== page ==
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Nationals savor seventh heaven

China Daily | Updated: 2019-11-01 09:07
The Washington Nationals celebrate Wednesday's 6-2 victory over the Houston Astros in Game 7 of the World Series at Minute Maid Park in Houston. En route to capturing its first championship in franchise history, Washington became the first team in MLB history to win four road games in a best-of-seven series. MATT SLOCUM/AP

HOUSTON - Seventh inning. Game 7. Cue the comeback.

You couldn't script a World Series finale any better.

Howie Kendrick and Anthony Rendon blasted seventh-inning home runs to erase a 2-0 deficit and start the Washington Nationals on the way to defeating the Houston Astros 6-2 at Minute Maid Park in Houston on Wednesday night.

With all eyes on starter Max Scherzer and his remarkable recovery after a painkilling injection, the Nationals truly embraced their shot in the first Series ever in which the road team won every game.

Even more against the odds of the Nats clinching their first championship in franchise history was the fact they came from behind to win five elimination games this postseason, an unprecedented feat.

"What a story," said Ryan Zimmerman, the Nationals' first draft pick in 2005 after the former Montreal Expos franchise transferred to the US capital."I hope DC's ready for us to come home!"

The Washington Senators won the city's only other title, way back in 1924.

The Expos moved to DC in 2005, ending Washington's three-decade-plus wait for big-league baseball after the Senators left town to become the Texas Rangers.

But no one could have imagined the incredible road the wildcard Nationals took to the title.

"Resilient, relentless bunch of guys," manager Dave Martinez said. "They fought all year long."

Having lost star slugger Bryce Harper to free agency and beset by bullpen woes, the Nationals plummeted to 19-31 in late May.

It got so bad there was talk around town the team might fire Martinez and trade away the fire-balling Scherzer.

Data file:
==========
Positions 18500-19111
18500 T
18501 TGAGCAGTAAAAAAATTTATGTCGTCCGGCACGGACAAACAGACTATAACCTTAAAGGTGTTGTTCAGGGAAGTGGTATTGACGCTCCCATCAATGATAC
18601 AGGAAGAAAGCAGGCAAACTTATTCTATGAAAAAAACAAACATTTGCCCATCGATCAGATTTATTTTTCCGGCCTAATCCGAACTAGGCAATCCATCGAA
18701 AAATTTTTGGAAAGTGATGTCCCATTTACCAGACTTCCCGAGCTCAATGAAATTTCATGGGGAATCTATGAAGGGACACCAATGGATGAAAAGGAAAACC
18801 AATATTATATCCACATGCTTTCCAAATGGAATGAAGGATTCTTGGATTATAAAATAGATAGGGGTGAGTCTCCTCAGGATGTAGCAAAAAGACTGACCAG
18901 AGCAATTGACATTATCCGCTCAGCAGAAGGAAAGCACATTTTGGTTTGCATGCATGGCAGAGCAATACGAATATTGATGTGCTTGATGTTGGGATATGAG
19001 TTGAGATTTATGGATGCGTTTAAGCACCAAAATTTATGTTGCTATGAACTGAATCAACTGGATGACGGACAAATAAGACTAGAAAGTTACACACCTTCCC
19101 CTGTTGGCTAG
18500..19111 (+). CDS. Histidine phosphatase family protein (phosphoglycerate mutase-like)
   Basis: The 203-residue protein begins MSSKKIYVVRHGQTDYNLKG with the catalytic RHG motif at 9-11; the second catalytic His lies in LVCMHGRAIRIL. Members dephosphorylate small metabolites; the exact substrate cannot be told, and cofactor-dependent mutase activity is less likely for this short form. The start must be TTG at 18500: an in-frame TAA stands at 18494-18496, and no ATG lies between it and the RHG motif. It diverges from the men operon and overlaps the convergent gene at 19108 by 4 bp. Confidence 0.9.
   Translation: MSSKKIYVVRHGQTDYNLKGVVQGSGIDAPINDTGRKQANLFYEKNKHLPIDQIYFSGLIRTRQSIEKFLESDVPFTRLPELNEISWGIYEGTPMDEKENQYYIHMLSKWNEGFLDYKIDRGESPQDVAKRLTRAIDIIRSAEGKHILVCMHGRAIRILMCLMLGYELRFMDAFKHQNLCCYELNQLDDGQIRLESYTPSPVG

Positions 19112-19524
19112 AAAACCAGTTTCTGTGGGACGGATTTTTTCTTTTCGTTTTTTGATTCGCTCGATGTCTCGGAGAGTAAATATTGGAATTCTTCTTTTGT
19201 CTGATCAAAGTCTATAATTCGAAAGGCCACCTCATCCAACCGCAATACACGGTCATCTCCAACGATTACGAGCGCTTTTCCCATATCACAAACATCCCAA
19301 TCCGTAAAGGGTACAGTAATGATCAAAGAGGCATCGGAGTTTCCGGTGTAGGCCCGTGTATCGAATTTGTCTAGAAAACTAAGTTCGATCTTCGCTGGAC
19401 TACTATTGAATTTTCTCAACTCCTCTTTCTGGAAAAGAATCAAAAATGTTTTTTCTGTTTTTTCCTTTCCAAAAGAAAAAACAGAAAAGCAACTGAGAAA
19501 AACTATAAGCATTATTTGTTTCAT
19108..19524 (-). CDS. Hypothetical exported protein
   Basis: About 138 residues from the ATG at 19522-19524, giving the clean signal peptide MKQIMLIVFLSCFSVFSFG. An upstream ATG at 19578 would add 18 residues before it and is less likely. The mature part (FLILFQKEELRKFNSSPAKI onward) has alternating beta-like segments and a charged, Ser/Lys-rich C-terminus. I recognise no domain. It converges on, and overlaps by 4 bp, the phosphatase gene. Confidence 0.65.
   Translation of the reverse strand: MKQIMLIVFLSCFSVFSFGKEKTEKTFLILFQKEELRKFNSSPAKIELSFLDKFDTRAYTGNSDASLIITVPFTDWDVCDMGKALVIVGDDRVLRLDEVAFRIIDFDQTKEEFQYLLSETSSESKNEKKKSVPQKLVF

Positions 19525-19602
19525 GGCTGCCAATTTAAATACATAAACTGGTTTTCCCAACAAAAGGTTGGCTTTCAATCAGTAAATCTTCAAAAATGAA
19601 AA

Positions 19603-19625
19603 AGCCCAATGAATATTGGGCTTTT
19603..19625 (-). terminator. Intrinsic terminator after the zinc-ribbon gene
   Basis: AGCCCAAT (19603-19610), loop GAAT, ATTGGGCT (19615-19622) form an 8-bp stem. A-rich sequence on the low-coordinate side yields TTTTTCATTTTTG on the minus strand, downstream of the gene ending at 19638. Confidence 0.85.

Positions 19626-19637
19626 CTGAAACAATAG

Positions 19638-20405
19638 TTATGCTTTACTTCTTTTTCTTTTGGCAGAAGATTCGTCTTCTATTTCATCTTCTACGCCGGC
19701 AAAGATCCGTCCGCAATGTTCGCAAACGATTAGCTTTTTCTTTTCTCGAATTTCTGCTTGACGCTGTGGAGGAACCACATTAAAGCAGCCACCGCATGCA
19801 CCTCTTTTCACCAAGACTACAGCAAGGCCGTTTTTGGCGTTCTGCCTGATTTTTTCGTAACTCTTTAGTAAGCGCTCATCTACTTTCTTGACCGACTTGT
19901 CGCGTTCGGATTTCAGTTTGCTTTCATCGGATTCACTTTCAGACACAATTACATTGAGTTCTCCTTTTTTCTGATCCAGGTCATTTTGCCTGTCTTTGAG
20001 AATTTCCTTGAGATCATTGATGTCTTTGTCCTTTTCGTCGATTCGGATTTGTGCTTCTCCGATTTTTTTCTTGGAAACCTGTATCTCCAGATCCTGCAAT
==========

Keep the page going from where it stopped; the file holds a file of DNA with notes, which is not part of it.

Instead, the Nats stuck with the mantra that sprung up on T-shirts - "Stay In The Fight."

"That was our motto," Scherzer said.

And months later they finished it.

"Guess what? We stayed in the fight. We won the fight!" Martinez shouted during the trophy celebration on the field.

"We were down and out. We were 19-31. We didn't quit then, and we weren't going to quit now."

World Series MVP Steven Strasburg went 5-0 with a 1.98 ERA in five postseason starts and one relief appearance, including victories in Games 2 and 6 of the Series. The 31-year-old struck out 47 and walked four in 36.1 innings.

"Through all the adversity I think I've learned a lot about myself. When you have the ups and downs, I think you can learn just as much from the downs as you can the ups," Strasburg said.

For the 43,326 revved-up fans at Minute Maid Park, Game 7 was a combination of shock and disappointment. So close to seeing the Astros win their second title in three years, they watched their chance suddenly vanish as Houston fell apart.

"I've got a group of heartbroken men in there that did everything they could to try to bring a World Series championship to this city. And we fell one win shy," Astros manager AJ Hinch said.

"Let's be honest, there's 28 other teams that would love to have our misery today. We play to get here.

"I just told our team, it's hard to put into words and remember all the good that happened because right now we feel as bad as you can possibly feel."

Washington kept pulling away after taking the lead, with Adam Eaton's two-run single in the ninth accounting for the final margin.

Houston starter Zack Greinke was in complete control until Rendon - a Houston prep and college star - blasted a home run that cut Houston's lead to 2-1 in the seventh.

When Soto followed with a oneout walk, manager AJ Hinch decided to make a move. He'd had ace starter Gerrit Cole warming up in the bullpen earlier, but this call was for reliever Will Harris.

Kendrick promptly connected on Harris' second pitch, slicing a drive that hit the screen attached to the right-field foul pole.

Just like that, everything had changed for the team in orange that led the majors in wins, and the ballpark fell silent.

For Kendrick, it was another timely blow. At 36, playing on the oldest team in the majors, the journeyman earned the NL Championship Series MVP award against St. Louis. And it was his grand slam in the 10th inning of the deciding Game 5 in the Division Series that beat the Los Angeles Dodgers.

Then again, this was nothing new for the Nationals.

Washington rallied in the eighth to beat Milwaukee in the wildcard game and took the last two to beat LA in the NLDS, setting up a sweep of the Cardinals in the NLCS.

Far away, a big crowd poured into Nationals Park to watch the party. That was the stadium where Houston hammered the Nats for three games last weekend, but their luck changed in Texas.

"The way this game went is the way our whole season went," said Zimmerman, the last player left from the original 2005 Nationals.

The Astros breezed to the AL West title, edged Tampa Bay in a five-game ALDS and topped the New York Yankees in the ALCS.

Houston also played through a front-office fiasco, which led to the firing of an executive for a boorish rant at female reporters during a clubhouse celebration.

Associated Press

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